Once upon a time at Trent Bridge, there was a bowler named James Anderson; one of the best in the business.
Not known to be very gentlemanly with his approach towards the game, Anderson started to sledge Ravindra Jadeja after he appealed for a caught behind when he thought he had his man. The spat began, and ended up in total mess.
That was a laconic version of all the rubbish that took place in Nottingham. Interesting isn't it? Being one of the best doesn't necessarily mean you are behave ethically on the field.
Sledging is a part of the modern game and you have to accept that. Abjure it and an Aussie will beat you death. Mitchell Johnson, Dale Steyn they all do it? Shane Warne, Brett Lee, Lillee, Merv Hughes, Larwood, Willis they all did it too. So I might say sledging is in a fast bowler's blood and his birth right.
When you sledge, you know there are certain boundaries and some cricketing gods are crying for you to stop. When you cross your limits, sledging becomes a shame. In Anderson's case, it did end up as a shameful act.
I feel bad saying that as an English fan and as an Anderson fan, but from a writer's point of view I can't just let him off the hook. A bowler who sits comfortably in the elite groups of best fast bowlers of the past and even the modern generation, what the Burnley lad did at Trent Bridge made English cricket look bad and even he accepts that it wan't in the spirit.
I won't talk much about the physical contact because it'd be pointless discussing about it as we don't know if it was in self-defense or an act done in aggression. If it wasn't in self-defense, it'd be horrible on the Lanky's part, if it was in self-defense, Jadeja must be taken o by the ICC.
Leaving it aside though, the question I want to raise is what is the point of saying that he'll break Jadeja's teeth and swearing at him even when on the way to dressing room? This gung-ho kind of behaviour is acceptable to some degree on the field, but off the field, it does look poor indeed.
BCCI handled the matter poorly
I've always been critical of BCCI for several reasons. Paul Downton as we know went to Duncan Fletcher to discuss about the matter and reduce the charge to Level 2 which was very sensible indeed because he knew Anderson wouldn't normally have done that.
BCCI might have quite easily agreed and closed the matter before it could become so hot a topic. The Indian board decided otherwise and chose to make it public and make a gargantuan issue out of it. Ultimately, they have ended up embarrassing themselves.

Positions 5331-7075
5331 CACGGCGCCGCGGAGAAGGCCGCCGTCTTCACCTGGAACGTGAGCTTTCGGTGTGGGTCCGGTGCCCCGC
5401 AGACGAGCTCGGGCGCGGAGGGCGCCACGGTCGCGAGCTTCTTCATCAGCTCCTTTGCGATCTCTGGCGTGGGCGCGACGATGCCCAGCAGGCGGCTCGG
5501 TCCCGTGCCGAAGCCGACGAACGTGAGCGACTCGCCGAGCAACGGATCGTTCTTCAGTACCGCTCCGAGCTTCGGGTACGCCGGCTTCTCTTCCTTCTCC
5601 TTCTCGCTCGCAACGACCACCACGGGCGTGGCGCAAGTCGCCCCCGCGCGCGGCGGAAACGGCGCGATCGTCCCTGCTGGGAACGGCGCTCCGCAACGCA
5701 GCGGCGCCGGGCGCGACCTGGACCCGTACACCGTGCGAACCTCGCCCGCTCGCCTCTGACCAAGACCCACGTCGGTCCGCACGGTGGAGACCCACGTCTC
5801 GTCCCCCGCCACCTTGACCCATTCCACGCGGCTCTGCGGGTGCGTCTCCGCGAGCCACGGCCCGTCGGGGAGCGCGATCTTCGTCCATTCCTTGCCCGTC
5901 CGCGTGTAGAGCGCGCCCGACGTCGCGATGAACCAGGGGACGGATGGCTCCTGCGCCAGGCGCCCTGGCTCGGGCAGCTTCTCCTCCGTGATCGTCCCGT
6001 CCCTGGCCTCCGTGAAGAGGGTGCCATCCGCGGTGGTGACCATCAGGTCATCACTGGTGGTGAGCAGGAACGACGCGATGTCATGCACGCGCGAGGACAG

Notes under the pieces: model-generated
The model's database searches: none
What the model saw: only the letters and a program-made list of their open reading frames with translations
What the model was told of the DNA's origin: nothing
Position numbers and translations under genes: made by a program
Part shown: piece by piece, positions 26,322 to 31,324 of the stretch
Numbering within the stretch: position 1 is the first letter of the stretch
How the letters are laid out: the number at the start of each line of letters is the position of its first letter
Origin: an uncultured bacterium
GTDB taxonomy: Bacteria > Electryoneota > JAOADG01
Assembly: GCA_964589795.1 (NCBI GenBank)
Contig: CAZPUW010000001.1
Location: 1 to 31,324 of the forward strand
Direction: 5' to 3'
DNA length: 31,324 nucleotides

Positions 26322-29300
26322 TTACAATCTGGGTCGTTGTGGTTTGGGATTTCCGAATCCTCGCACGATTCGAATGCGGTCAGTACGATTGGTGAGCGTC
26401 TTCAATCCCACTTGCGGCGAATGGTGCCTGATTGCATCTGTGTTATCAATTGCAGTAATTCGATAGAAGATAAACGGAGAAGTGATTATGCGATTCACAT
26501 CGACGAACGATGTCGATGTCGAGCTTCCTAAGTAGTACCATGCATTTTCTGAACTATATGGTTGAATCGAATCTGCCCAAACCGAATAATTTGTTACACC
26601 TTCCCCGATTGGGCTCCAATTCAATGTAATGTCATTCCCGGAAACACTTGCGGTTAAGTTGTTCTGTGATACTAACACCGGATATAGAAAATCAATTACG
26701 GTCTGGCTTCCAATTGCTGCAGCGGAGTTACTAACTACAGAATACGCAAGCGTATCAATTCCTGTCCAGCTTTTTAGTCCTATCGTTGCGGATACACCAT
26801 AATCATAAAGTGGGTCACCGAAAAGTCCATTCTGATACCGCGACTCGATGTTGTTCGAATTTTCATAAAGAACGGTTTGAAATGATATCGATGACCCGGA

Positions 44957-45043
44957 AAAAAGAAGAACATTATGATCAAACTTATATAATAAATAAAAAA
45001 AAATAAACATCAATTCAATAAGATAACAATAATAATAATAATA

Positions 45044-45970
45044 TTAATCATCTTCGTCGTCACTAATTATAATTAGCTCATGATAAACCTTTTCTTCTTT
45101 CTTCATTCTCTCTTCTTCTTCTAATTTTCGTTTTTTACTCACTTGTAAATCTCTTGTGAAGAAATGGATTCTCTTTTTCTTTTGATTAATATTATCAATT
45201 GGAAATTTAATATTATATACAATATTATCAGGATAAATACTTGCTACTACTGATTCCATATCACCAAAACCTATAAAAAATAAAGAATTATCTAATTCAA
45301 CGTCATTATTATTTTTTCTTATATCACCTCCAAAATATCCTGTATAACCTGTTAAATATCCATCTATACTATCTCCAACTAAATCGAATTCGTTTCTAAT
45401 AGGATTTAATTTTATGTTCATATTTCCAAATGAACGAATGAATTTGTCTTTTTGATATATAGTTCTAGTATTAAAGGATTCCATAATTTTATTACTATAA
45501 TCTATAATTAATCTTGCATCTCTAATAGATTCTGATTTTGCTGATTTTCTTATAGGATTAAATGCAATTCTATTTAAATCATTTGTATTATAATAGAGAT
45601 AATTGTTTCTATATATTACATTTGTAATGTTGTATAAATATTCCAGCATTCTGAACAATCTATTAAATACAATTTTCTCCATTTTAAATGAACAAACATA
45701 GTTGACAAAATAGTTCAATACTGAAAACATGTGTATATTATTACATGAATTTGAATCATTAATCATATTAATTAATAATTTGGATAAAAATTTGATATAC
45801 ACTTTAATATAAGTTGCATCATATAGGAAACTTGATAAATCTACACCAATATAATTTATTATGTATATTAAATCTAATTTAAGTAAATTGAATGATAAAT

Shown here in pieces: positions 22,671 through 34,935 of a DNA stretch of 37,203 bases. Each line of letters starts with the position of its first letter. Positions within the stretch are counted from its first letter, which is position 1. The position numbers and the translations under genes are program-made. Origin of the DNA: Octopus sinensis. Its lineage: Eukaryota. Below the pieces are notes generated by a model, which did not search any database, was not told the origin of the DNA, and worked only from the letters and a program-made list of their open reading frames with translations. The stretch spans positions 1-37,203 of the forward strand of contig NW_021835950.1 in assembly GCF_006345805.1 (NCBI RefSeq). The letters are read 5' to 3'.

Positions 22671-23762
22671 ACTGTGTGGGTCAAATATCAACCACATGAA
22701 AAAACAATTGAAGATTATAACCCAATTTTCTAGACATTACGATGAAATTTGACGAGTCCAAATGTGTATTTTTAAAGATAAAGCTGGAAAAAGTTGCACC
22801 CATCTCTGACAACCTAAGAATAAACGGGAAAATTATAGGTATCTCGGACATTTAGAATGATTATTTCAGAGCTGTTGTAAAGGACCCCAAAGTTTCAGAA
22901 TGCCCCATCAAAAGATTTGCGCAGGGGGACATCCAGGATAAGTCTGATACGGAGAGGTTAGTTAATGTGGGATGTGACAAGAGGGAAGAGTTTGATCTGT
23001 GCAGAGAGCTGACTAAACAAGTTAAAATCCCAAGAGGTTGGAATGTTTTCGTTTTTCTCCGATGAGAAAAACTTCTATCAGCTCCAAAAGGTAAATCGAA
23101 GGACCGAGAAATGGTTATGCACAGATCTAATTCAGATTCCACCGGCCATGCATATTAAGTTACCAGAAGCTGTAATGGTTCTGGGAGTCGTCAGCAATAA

ECB on the other hand still have their heads up as Anderson has been cleared. Jadeja on the other hand was even fined and that was an even bitter pill for BCCI to swallow.
When Pollard threw a bat at Starc in the IPL, the BCCI weren't too eager to ban both the players as of course it was a matter of publicity back then and the earnings of the IPL, its TRPs. They could have banned Pollard by giving the reason of protecting their players' interests but they instead chose to just fine him.
Now though, when arguably the world's best bowler pushes one of their players, they are not very amused and want the bowler to be banned. The reasons I make of it are 1; They are not earning anything out of this spat and 2; It also gives them a better chance of winning the series.
Any other cricketing board would have cleared up the issue without taking it to ICC, but BCCI in this case have acted poorly. I might as well say that they just couldn't take the sledging more than anything.
We know that India can't sledge and that is the reason they can't bear anyone sledging them, someone getting under their skin. Even the ECB could have gone to the ICC to get Clarke banned as he threatened to break Anderson's arm, but they didn't and acted rather maturely and let the ICC do what they wanted and not what the board wanted them to.
I'm not saying that the BCCI were wrong in protecting their player's interests, my point is that it was the way they handled it that puts them at fault. Had they agreed with Downton, the 32-year-old might have been fined but what have they got now? Ignominy seems the answer.
Cricket unfortunately isn't the thing being discussed and rather it is the spats being talked about. What a shame indeed.